Volunteers are the backbone of nonprofit organizations and the first step toward growth in program capacity. If they are so important, why are volunteers often unaware of their position duties and responsibilities, what the client is depending on them to accomplish, or how they are making an impact?
Most organizations would never hire a new staff person without exploring their skills, providing them with a detailed job description, or evaluating their performance. Volunteers deserve nothing less. Yet many volunteers are thrown into an opportunity without this information leading to disappointment and frustration for staff, volunteers, and most importantly clients.
To communicate this essential information, leadership should develop and provide the volunteer with a volunteer commitment form before they begin a new position. The one to two page document outlines position expectations in a nonconfrontational manner, including the time commitment, the skills required, and what they are responsible for. With that information in mind, the volunteer can communicate whether they have the capacity to fill the position.
Although the volunteer commitment form is similar to a job description, the tone is distinct. Many organizations creatively weave the mission and impact into the form, using it as an opportunity to remind and educate the volunteer before they begin serving clients. The form is also another opportunity to thank the volunteer for their service. At the end of the form, the volunteer and organization leaders sign their name.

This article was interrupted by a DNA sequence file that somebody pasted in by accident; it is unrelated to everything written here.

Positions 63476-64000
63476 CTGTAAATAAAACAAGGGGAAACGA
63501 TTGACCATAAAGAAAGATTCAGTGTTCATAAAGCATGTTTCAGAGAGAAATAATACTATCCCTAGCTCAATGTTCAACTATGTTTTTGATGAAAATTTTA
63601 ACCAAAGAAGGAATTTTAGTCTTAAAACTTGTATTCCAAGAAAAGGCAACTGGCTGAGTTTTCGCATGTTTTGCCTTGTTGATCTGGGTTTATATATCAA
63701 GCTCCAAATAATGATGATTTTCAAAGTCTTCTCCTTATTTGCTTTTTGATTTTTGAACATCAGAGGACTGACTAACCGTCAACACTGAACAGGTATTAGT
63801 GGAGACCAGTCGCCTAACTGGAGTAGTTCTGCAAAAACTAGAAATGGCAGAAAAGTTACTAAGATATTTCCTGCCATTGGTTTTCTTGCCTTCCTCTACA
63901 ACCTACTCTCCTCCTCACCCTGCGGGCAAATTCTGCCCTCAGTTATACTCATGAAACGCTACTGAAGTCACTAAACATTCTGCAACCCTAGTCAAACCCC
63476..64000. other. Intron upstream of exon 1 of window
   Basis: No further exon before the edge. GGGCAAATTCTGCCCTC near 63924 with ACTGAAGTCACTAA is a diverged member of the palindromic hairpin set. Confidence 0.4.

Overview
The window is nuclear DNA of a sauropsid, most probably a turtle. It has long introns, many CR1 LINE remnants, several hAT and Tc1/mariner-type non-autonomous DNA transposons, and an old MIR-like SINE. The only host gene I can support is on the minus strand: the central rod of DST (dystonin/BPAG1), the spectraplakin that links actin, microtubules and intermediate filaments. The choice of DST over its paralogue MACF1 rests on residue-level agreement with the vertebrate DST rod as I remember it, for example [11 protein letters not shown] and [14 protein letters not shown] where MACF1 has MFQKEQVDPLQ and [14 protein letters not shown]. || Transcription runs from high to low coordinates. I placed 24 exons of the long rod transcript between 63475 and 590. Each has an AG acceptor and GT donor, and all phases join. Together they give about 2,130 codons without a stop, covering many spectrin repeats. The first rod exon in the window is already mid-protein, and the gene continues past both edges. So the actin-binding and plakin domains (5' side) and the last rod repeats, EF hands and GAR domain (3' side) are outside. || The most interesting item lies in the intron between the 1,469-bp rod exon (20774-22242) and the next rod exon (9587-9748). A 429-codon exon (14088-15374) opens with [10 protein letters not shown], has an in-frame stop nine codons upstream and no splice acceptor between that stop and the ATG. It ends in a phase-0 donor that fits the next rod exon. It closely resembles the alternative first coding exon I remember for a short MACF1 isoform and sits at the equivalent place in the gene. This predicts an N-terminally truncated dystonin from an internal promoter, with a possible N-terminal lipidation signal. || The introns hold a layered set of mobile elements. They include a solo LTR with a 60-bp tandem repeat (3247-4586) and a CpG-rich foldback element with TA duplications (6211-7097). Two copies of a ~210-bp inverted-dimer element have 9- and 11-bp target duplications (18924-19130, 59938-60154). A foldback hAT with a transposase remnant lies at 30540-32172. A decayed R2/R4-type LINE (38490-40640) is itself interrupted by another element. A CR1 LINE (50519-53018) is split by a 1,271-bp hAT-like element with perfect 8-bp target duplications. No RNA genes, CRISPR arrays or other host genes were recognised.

For board members in particular, the first part of the form should outline their responsibility to financially support the organization. It should include the specific format of their gift as well as timing: including tickets for events, activities during end of year appeal, and other responsibilities to raise funds for the organization. Once this is completed, staff and fellow leaders can remind board members of their commitment rather than ask.
Leaders should revisit their commitment on an annual basis. Does the form accurately describe the duties of the position? Is the volunteer fulfilling it? Are they interested in a different position or expanding their commitment? Ask them for help reporting the organization’s work by identifying clients that have compelling stories. Finally, provide the volunteer with an evaluation form that they can fill out anonymously.
Some leaders will focus on the legality of the form. Although volunteer commitment forms will probably not be useful in court, many volunteers will feel emotionally bound. Once they sign their name, they will treat their duties differently.
Organizations that have not used these in the past, often wonder how to start. Creating volunteer commitment forms can signal a new level of accountability and impact. Perhaps board members keep saying they are going to give but do not or a volunteer is undependable. By providing these forms, leaders can take responsibility for not clearly outlining duties and ask volunteers if they are willing to do what the position requires.
Volunteers are organization ambassadors and are responsible for advocating for client’s and community needs. Many organizations are scared of advocacy and if it will impact their legal status as nonprofit organizations, we will begin to discuss the role of advocacy in the next post.